Relocating? Don't Buy Until You Check These Special Needs Necessties

Parent Resources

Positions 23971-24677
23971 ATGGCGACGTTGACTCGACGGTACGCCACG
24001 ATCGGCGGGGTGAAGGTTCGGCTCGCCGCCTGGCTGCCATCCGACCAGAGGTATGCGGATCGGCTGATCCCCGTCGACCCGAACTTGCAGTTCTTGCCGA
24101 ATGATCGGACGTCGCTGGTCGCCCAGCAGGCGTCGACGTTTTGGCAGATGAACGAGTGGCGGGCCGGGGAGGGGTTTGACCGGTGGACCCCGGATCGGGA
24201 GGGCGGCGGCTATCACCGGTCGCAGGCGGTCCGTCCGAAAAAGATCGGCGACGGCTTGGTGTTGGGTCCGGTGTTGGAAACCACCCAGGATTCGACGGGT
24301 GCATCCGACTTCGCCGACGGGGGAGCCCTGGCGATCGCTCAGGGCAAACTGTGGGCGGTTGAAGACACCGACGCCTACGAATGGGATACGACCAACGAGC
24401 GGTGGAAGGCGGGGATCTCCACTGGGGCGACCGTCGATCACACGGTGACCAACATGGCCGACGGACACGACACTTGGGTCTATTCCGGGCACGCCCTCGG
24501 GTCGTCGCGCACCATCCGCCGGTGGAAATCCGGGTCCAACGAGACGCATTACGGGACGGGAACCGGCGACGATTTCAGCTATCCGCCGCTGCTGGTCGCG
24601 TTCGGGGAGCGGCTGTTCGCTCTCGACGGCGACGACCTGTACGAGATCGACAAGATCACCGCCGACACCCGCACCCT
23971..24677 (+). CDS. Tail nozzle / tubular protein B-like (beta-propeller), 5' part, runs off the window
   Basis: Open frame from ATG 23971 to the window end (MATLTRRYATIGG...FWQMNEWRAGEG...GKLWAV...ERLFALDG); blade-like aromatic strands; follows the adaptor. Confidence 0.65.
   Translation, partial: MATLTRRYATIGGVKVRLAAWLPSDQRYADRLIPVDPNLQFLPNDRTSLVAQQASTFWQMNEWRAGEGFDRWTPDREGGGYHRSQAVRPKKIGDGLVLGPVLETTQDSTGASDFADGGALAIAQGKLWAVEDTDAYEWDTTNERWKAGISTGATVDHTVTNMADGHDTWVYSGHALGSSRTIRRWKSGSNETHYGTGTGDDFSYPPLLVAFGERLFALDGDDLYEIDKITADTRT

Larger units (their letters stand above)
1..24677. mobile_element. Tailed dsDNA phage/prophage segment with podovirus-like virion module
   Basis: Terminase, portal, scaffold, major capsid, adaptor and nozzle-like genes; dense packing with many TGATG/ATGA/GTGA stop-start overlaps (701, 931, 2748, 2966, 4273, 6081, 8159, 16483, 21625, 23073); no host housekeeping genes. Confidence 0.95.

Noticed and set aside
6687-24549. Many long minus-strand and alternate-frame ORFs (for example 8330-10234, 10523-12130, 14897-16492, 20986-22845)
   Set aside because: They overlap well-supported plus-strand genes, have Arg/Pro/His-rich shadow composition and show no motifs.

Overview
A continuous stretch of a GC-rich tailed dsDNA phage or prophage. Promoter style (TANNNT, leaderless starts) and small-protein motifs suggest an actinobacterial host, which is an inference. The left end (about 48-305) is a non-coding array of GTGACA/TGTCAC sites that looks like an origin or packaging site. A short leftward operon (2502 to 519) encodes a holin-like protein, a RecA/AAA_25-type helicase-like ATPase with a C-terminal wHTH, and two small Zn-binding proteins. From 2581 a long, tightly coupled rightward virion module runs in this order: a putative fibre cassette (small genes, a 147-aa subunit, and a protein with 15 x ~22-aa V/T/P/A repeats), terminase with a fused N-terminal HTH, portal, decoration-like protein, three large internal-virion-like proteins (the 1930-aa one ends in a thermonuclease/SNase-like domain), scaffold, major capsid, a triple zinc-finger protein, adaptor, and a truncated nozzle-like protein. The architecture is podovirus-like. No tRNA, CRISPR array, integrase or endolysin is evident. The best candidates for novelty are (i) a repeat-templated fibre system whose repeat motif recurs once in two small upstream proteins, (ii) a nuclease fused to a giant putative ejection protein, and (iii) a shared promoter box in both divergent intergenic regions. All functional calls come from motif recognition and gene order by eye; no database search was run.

Untitled design (2)   For the last 20 years I've been helping special needs families get more education for their children.  I'm also a special needs sibling, my brother is 38 with Down syndrome.  This means I can see the special needs community from many different angles.  I'm often asked by parents "What school district would your recommend if you could move anywhere"?  That's a loaded question because special needs families need more than just schools.  There are some very important concerns that you do NOT want to overlook as a special needs family. While you are looking at homes that fit your budget, distance to your favorite stores and more, it's CRITICAL you take your "special needs checklist" to your real estate agent and let them know you don't even want to look at a house until it passes the test. The Special Needs Family Home Buying Checklist: 1. Medical Care: This one seems pretty obvious, but you need to make sure that you have access to all of the medical care that you need or might need.  I recently moved across the state and although my daughter has been healthy for 7 years and hasn't needed a hospital, I made sure there were two within 15 minutes of me and I can get to the downtown children speciality hospital in under an hour in an ambulance if needed.  I looked at non-critical care too! Our wellness care is taken care of through an awesome chiropractic office that not only keeps us well, but the doctors that work there would support us through making good decisions in a crisis too. 2. Recreation Accessibility: Do you need sidewalks in your neighborhood? Are the parks easy for your child to access? I grew up coaching Special Olympics and the memories and bond I have with my brother and his friends are priceless.  Check out the Special Recreation programs in your potential town and even go see a class or Special Olympic competition.  If your child can participate in the mainstream programs, it's nice to know that special recreation programs are there to support if necessary. 3. Special Needs Families in the Area: When I relocated this past summer, it was important for me to go where I knew that I could be successful as a mom, as a Special Education advocate/speaker and that I would have the support if I ever need to bring my brother to this area to live.  I needed like-minded families around me who I could collaborate with professionally and personally.  Even just moving across the state has given me a completely different vibe in our lifestyle and it's not even based on money. It's based on the community and the resources and families that are already established here.  Special Needs support groups that meet in person are far and few between with Facebook creating all of our connections, but you never know what you might find in an active special needs community. 4. Adult Special Needs Services: Even if your child is in elementary school and you may move again before your child reaches adulthood, scoping out the adult disability services can tell you a lot about the area.  Communities that have adult disability services are typically established with transportation, job support and a more accepting attitude of special needs families.  Communities that lack support for adult with disabilities, also tend to lack support for school years too. 5. Safety: I know this seems obvious, but please check the sex offenders list and you can check online for the local police reports for break ins.  Also, check for the stability of a neighborhood.  Lots of people moving in/out in recent months is not a good sign. 6. Schools: There's no way to know exactly how special education programming will work for your child in any district, but the more resources available the better.  Is the district part of a co-op? Do they collaborate with other districts? Are there therapeutic day schools in the area, if needed? Go to the school admin building and ask to speak with the special education coordinator so you can get a feel of the different programs that are available. These simple steps will make you confident with your relocation and that you are making the best decisions possible for your special needs families. Take this checklist with you when you are getting ready to home shop.  It will save you time and headaches! Happy Moving! With Hope & Determination, Catherine Whitcher, M.Ed P.S.  Did you know that your new school has to provide you with the same or better IEP services? Get your child's IEP ready for your move by joining the Special Needs Education Help Center today!

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